I wrote an essay two years ago. I’m publishing it here today because Buttercup told me with sad eyes and pouty lips that she missed her Guelo that died when she was a baby and went to stay with Jesus in heaven with the angels. She asked me when I can take her to visit him because it’s probably really pretty up there. And I really wasn’t sure what to say.



I never referred to them as Grandma and Grandpa. I didn’t even remember them.

Using those words would have made me feel like I was faking affection for my mother’s parents when all I had was a few grainy photos and a grave site for reference.

I knew the story. They had been on the way home from a trip to visit family in Mexico when a trucker fell asleep at the wheel and ran into their vehicle, head on. My mother, who had just turned 20, lost her parents that day. She was supposed to have been on that trip, she tells me, but she just couldn’t bear to leave her 10-month-old daughter for that amount of time.

I know it’s a sad story. But because I have no memory of them I also never allowed myself to feel anything on our yearly treks to the cemetery for birthdays and holidays so my mother could pay her respects.

“Time to go to the cemetery for your parents again?” I’d ask when I’d hear my mom on the phone making arrangements for floral blankets and grave site tags and all that other business that fell into the category of Stuff I Couldn’t Relate To.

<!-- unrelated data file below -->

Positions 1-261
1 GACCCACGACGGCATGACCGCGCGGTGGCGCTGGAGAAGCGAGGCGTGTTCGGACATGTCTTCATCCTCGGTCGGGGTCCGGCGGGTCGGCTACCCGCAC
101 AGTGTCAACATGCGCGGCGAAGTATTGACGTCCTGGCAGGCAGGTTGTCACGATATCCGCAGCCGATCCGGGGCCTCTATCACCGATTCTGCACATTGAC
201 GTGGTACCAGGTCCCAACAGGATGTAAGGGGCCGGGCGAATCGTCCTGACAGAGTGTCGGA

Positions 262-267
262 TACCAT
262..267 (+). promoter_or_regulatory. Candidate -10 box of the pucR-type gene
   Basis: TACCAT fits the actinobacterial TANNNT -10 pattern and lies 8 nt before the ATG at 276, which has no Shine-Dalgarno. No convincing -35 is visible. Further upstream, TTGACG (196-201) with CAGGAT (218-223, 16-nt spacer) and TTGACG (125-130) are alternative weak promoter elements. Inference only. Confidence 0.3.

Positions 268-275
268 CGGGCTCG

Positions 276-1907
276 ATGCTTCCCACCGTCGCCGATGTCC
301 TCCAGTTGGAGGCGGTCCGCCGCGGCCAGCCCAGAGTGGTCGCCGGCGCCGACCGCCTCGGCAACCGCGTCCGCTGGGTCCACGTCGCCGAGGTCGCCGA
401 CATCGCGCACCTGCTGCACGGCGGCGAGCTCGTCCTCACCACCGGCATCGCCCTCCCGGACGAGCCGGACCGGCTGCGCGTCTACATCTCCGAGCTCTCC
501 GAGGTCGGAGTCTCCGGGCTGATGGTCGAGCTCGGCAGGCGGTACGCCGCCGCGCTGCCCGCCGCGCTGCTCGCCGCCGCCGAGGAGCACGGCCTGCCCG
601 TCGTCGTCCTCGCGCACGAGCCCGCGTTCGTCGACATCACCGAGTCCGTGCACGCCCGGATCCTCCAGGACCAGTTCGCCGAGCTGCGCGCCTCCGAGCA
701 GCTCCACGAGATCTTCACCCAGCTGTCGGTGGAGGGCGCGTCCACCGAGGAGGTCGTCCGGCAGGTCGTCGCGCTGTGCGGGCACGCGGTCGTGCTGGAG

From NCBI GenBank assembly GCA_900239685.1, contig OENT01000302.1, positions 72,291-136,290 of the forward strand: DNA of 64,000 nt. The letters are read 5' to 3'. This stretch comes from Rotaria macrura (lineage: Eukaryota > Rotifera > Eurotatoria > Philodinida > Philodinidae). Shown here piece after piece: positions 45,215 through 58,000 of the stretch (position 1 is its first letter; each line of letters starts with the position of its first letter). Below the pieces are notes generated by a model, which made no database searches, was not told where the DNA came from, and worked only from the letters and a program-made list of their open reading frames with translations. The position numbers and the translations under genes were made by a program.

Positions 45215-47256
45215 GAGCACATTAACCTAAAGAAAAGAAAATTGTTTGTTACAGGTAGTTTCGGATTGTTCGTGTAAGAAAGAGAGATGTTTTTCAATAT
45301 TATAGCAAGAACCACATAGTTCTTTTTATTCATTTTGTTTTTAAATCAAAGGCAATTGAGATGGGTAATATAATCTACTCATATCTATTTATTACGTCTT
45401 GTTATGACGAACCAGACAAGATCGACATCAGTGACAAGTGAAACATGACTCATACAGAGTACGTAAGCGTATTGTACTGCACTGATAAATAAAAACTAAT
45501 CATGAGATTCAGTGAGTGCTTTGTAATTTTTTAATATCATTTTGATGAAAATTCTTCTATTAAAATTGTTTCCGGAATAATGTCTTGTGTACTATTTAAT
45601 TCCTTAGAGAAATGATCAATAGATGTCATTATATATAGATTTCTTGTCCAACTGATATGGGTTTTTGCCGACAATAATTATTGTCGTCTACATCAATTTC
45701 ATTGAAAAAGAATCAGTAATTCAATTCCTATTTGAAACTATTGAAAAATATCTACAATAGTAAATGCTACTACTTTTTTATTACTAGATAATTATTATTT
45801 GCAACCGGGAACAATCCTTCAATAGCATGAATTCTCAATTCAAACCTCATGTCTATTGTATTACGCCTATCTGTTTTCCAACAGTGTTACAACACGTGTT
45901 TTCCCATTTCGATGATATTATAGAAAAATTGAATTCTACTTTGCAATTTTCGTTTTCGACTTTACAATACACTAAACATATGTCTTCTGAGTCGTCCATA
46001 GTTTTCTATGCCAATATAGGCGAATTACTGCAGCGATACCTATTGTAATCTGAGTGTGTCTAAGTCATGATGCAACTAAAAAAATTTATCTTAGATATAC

“Yep,” she’d reply. “Can you take me this weekend?”

So we’d get in the car and drive the 30-minutes to Detroit and I’d spend just the right amount of time standing beside my mother as she paid her respects before shuffling off to listen to the car radio or paint my nails and wait for them to dry while Mom lingered. She knew I wasn’t going to rush her. I may not have understood, but I wasn’t heartless, either.  So I’d add a second coat of polish if she was taking longer than usual.

I might have wished I was somewhere else. I may have sighed. A lot. But I never rushed her. And I’d talk myself out of feeling guilty for not giving a damn by reminding myself that I couldn’t really be upset about strangers being dead. Because really, that’s what they were, right? Right.

End of discussion.

But now, almost three years after the untimely death of my own father, I wonder if my toddler will be rolling her eyes at me every time I want to make a special trip to the cemetery to pay my respects. We won’t be able to go very often, mind you. He’s buried in Detroit, in the plot right next to my mother’s parents, and a far cry from our home in Arizona.

But there’ll be trips to see family. There’s a moment, each year on his birthday and on the day he passed that we all get melancholy because he’s not here to make us laugh. Or piss us off just so he can make us laugh again.

I wonder if she’ll think I’m crazy for not being able to throw away the last two cans of Miller Lite I found in our recycle bin because I knew they were his. Or if she’ll ever ask me about him and what he was like.

I wonder if she’ll even care.

She won’t remember him, after all. She was only six months old when he died. I was 29.

She won’t know his face. She won’t know his voice. She won’t know the devilish twinkle in his eye or how his ears would turn red when he was trying to pull one over on someone. She won’t know that he didn’t say he loved you. Or that you knew he did, anyway.

I can tell her all of these stories, of course. And she’ll be a good daughter and try to understand. Maybe even empathize. But she won’t really know.